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'Bones,' from the
heap of tired ideas

A truly clever premise but all else is borrowed

By Steven Rosen

   Bodies are everything on television, from the beautiful, sexy hard bodies of “Baywatch” and “Sex and the City” and all their well-toned, curvy and muscular derivatives to the grisly corpses of police-procedural shows like “CSI” and “The Closer.” Television likes the human form exposed.
   That’s because it has a ready, waiting audience. The American public loves to look at other people’s bodies, dead or alive, gorgeous or grotesque, in close-up or crowd shot. It’s voyeurism at its most elemental level, but it’s also an affirmation of a shared bond between human beings. We’ve all got bodies and they change as we age and die.
   The new Fox series “Bones” tries to take this undeniable truth to a new extreme. It throws us a bone--an actual decayed piece of a human body--and then has some sleuths use it to imagine what the person must have looked like in his or her prime. And how they died.
   Emily Deschanel stars as prickly but brilliant forensic anthropologist Temperance Brennan, who works for Washington’s fictional, Smithsonian-like Jeffersonian Institution and is uncannily gifted at finding clues about someone’s life and death by analyzing bone fragments.
   It’s an amazingly clever notion, brilliant even, and the show’s writer/co-executive producer Hart Hanson (“Joan of Arcadia,” “Judging Amy”) deserves full credit for its twist of originality. It’s nothing less than a secular metaphor for the Creation Myth because what Brennan is doing, in a way, is creating life out of nothing.
   But alas, the execution doesn’t match the conception. Based on its first episode, “Bones” fails to evolve into a gripping series. In fact, it quickly becomes so derivative of so much else on television--especially, strangely, “X-Files”--that one might even call it bone-headed. Worse, it didn’t need to go this route. It lacks faith in its idea.
   “Bones” starts badly with an airport scene in which actress Michaela Collins exposes her breasts to an airline employee to get attention. Not that there’s anything wrong with her body (which is seen from behind), but who is she? The audience doesn’t know anything about her character. And when that is established, she turns out to be of secondary importance to the show. This desperate attempt at attention-grabbing speaks poorly for the series’ self-confidence. And it sends a message that it doesn’t know where to go with its premise.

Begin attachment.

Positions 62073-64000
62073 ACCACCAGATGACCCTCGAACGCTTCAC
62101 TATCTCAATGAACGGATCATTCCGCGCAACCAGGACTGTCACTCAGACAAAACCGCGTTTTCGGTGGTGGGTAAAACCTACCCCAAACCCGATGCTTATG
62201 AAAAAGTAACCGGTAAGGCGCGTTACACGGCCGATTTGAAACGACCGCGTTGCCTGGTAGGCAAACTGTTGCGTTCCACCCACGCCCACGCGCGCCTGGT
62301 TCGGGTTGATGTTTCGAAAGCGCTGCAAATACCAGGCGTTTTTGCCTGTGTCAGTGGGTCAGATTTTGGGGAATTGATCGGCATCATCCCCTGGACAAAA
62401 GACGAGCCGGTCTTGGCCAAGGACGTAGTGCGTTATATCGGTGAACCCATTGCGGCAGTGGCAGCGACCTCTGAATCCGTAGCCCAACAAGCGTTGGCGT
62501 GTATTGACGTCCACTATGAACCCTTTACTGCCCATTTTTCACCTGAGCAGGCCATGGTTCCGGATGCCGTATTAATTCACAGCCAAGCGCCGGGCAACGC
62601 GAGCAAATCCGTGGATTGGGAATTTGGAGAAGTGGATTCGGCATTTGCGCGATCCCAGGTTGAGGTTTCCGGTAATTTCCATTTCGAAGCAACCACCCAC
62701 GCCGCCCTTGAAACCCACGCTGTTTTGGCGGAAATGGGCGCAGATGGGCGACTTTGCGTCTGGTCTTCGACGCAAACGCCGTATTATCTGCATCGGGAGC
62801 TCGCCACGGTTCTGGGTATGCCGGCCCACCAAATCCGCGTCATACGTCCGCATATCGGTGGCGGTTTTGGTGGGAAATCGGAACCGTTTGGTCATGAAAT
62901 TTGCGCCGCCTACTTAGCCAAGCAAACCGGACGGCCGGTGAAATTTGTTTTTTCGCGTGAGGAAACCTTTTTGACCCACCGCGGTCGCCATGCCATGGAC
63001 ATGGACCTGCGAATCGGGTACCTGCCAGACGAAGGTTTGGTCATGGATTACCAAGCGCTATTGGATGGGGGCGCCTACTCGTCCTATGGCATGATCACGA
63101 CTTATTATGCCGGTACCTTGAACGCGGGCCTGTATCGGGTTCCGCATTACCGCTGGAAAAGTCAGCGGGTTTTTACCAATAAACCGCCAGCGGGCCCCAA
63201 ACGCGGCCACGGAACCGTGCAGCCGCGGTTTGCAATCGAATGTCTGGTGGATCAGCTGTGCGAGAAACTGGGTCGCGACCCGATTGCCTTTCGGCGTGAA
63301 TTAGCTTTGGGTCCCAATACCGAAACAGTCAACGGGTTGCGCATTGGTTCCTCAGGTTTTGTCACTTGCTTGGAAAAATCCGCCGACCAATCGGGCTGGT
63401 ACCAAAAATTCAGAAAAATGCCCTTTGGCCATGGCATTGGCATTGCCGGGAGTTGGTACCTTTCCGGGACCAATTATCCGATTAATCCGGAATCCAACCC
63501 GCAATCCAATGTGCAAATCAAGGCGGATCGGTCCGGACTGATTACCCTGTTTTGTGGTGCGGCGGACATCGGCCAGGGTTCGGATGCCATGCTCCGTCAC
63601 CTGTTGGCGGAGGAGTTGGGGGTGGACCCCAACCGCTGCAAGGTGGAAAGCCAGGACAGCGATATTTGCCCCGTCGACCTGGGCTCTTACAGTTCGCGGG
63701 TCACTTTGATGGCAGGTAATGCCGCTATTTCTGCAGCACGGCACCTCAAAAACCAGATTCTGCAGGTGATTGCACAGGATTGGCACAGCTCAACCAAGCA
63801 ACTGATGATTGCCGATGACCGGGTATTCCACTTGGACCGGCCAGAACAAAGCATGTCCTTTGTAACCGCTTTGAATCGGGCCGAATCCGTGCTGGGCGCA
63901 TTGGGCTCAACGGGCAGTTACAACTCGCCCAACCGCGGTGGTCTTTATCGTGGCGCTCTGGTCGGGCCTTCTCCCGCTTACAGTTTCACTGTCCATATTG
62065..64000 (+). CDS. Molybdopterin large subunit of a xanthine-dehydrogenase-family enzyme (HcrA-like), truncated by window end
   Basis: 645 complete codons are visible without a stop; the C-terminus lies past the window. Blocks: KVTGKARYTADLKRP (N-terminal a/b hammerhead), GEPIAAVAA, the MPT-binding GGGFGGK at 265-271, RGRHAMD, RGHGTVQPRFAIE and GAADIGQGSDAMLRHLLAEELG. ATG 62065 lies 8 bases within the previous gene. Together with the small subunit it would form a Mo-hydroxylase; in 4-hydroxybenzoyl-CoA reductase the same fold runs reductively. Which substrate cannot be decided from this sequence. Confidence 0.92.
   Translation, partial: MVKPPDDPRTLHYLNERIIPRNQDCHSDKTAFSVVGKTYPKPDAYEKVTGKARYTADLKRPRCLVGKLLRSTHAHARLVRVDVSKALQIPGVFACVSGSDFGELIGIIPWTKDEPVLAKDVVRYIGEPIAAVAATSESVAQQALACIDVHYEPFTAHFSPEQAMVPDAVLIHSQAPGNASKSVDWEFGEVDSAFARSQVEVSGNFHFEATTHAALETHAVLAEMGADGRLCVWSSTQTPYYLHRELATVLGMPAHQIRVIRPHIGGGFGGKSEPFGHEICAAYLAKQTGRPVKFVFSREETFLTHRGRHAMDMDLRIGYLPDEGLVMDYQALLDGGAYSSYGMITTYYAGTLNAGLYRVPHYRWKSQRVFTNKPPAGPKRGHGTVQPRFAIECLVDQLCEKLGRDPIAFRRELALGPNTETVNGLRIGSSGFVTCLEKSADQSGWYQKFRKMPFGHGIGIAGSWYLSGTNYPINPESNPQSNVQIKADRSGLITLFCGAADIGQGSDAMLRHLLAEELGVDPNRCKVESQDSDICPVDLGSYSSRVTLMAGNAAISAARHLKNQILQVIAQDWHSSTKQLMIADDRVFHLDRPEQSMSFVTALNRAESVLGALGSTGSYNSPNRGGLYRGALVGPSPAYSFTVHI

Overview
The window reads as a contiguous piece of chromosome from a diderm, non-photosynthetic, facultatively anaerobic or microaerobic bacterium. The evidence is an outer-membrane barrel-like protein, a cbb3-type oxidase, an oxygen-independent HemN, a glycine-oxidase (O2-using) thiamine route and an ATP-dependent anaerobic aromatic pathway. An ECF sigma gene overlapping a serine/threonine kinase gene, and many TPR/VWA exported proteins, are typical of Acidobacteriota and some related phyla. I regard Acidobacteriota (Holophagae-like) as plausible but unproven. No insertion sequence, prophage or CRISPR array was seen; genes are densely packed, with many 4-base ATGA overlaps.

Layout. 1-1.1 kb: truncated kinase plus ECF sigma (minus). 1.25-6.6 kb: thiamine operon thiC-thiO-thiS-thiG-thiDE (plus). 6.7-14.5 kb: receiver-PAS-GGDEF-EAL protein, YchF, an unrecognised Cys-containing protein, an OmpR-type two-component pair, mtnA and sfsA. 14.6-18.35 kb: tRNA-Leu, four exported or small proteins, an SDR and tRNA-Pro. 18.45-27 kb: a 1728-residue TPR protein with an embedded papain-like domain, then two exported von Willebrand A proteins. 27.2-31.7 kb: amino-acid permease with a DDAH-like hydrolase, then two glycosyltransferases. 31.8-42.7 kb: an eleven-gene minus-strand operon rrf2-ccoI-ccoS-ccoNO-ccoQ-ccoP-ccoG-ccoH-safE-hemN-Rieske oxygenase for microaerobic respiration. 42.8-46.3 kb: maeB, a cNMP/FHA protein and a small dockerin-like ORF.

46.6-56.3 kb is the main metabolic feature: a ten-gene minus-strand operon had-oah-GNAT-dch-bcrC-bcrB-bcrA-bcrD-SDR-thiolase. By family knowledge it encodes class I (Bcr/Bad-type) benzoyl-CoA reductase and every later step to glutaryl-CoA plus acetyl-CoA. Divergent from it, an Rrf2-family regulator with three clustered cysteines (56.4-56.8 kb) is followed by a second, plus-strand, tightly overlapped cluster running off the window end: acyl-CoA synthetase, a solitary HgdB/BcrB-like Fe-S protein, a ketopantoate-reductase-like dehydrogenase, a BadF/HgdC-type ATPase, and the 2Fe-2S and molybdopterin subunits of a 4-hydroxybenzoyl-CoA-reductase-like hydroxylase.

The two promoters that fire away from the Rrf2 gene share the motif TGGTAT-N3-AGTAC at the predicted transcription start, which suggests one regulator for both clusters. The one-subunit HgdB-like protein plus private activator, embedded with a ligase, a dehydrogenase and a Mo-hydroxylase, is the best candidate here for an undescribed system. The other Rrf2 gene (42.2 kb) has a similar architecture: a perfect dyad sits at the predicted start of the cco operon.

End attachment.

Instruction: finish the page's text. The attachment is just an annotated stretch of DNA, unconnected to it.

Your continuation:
Collins, by the way, plays a sassy, sexy Jeffersonian lab technician who helps Temperance by making 3-D computer-generated holographic images of people based on bone samples. A cute trick, but those images spin “Bones” off in an absurdly science-fiction direction that undermines the naturalism.
   But then, so does the envisioning of Deschanel’s character. She’s so insecure around living human beings that she’s downright churlish in the presence of strangers and others she doesn’t like. That might have potential for a compellingly flawed character, but she’s also capable of physically beating the stuffing out of anyone in her way. As a result, she’s an extremely unlikable loose cannon. And her intelligence becomes secondary to her brute strength.
   Worse, “Bones” teams her with FBI agent Seeley Booth ("Angel's" David Boreanaz), who also is a trained sniper, to help with the unsolved, high-profile murder of a congressional intern. The plot is borrowed from the still-unsolved murder of Chandra Levy, a government intern whose skeletal remains were found in a D.C. park in 2002 long after she had gone missing. After she had disappeared, it became public she had an affair with a congressman.
   The anthropological sleuth work, which initially seemed such a promising hook for “Bones,” takes a backseat to the formulaic, action-oriented set pieces in which Seeley and Temperance (where do they get these names?) confront various Washington muckamucks who may know something about the victim.
   “Bones” becomes just another hack cop series trading off of yesterday’s headlines. It squanders its new idea to become as stale and old as a pile of bones.

Sept. 13, 2005 © 2005 Media Life


-  Steven Rosen is a Los Angeles writer.


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